Arranging a funeral can be daunting. Most of us will never have done it before. We’re being asked to make all sort of arrangements at what can be a difficult and stressful time.
Here we’ll give you a few tips to make the process slightly easier. That way, you and your family can give your loved one a farewell that everyone will appreciate.
A funeral director will take responsibility for the arrangements of the funeral service. This will include booking and planning the ceremony, as well as preparing and dressing the body of the deceased. They will also usually complete legal documentation on your behalf.
Another benefit of hiring a funeral director is they’ll be there to provide support for you and your loved ones before and on the day of the ceremony.
When it comes to hiring a funeral director, you may wish to use a reputable local one or perhaps one the family have used before. If you don’t have a firm in mind, you can find one either through the National Association of Funeral Directors or The National Society of Allied and Independent Funeral Directors (SAIF).
If you choose to organise a funeral yourself, you’ll be able to make the service less expensive and more personalised. This can be ideal if the deceased specified that they wanted a simple, fuss-free service, or if they had requests that don’t suit a traditional ceremony. However, you will need to take responsibility for all the arrangements.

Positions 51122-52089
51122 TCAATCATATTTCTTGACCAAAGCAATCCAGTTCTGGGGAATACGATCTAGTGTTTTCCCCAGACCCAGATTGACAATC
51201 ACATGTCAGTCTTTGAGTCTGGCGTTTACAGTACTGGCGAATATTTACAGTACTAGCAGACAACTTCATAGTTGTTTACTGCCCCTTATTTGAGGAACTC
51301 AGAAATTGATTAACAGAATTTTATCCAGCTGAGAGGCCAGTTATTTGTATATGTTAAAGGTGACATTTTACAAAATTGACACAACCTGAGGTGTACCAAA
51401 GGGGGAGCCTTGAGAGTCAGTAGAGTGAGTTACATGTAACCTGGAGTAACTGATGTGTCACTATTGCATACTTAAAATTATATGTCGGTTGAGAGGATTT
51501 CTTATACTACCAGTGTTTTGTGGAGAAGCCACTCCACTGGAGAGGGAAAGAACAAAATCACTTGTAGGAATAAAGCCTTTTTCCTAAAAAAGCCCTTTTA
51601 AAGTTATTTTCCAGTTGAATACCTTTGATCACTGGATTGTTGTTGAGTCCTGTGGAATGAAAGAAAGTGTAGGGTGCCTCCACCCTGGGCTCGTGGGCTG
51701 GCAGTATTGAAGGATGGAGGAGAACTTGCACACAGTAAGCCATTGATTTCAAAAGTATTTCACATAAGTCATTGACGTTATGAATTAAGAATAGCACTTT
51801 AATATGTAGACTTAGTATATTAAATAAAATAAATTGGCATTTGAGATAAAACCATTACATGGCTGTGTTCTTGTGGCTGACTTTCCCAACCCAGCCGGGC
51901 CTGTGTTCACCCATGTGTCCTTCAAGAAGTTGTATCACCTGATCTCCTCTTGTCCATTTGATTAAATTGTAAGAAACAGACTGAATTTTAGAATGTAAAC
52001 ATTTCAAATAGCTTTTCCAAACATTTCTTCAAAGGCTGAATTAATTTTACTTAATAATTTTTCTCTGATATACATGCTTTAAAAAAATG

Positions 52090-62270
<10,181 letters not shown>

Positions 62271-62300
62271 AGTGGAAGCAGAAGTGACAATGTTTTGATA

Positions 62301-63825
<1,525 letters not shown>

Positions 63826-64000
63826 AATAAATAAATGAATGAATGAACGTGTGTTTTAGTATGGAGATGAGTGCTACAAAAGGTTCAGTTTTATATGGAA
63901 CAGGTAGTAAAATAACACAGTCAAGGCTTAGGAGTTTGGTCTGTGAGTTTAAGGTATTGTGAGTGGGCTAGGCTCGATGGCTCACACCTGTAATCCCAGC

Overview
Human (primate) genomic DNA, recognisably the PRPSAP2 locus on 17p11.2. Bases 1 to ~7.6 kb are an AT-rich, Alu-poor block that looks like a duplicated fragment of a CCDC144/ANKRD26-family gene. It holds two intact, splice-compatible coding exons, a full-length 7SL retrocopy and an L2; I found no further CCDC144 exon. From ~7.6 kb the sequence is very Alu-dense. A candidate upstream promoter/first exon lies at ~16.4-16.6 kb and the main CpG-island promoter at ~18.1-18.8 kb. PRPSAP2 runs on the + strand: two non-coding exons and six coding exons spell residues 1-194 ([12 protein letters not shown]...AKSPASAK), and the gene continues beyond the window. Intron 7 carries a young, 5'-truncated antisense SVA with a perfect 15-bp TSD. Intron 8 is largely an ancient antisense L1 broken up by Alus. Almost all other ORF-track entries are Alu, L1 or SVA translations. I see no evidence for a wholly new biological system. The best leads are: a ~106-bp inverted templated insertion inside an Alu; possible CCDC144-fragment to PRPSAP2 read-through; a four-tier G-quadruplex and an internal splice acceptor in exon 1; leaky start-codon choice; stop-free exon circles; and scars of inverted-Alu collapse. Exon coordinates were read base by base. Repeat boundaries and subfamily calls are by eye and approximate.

If you’re wanting to arrange a funeral yourself, you can contact the Cemeteries and Crematorium Department of your local council for more information. Alternatively, you can contact one of the many direct cremation providers who can help you arrange a fuss-free cremation.
A company like Distinct Cremation can help take the stress out of organising a simple ceremony for your loved one. They can provide support, take care of all the arrangements, and even help complete paperwork. Additionally, a direct cremation plan means loved ones don’t have to worry about covering costs.
If you don’t know whether your loved one made arrangements for their funeral via a prepaid plan or expressed certain wishes, it’s worth double-checking. Even if you cannot find a funeral plan, the Funeral Planning Authority can help. You can fill out their online Trace Your Plan form to check whether there is a plan with its registered providers.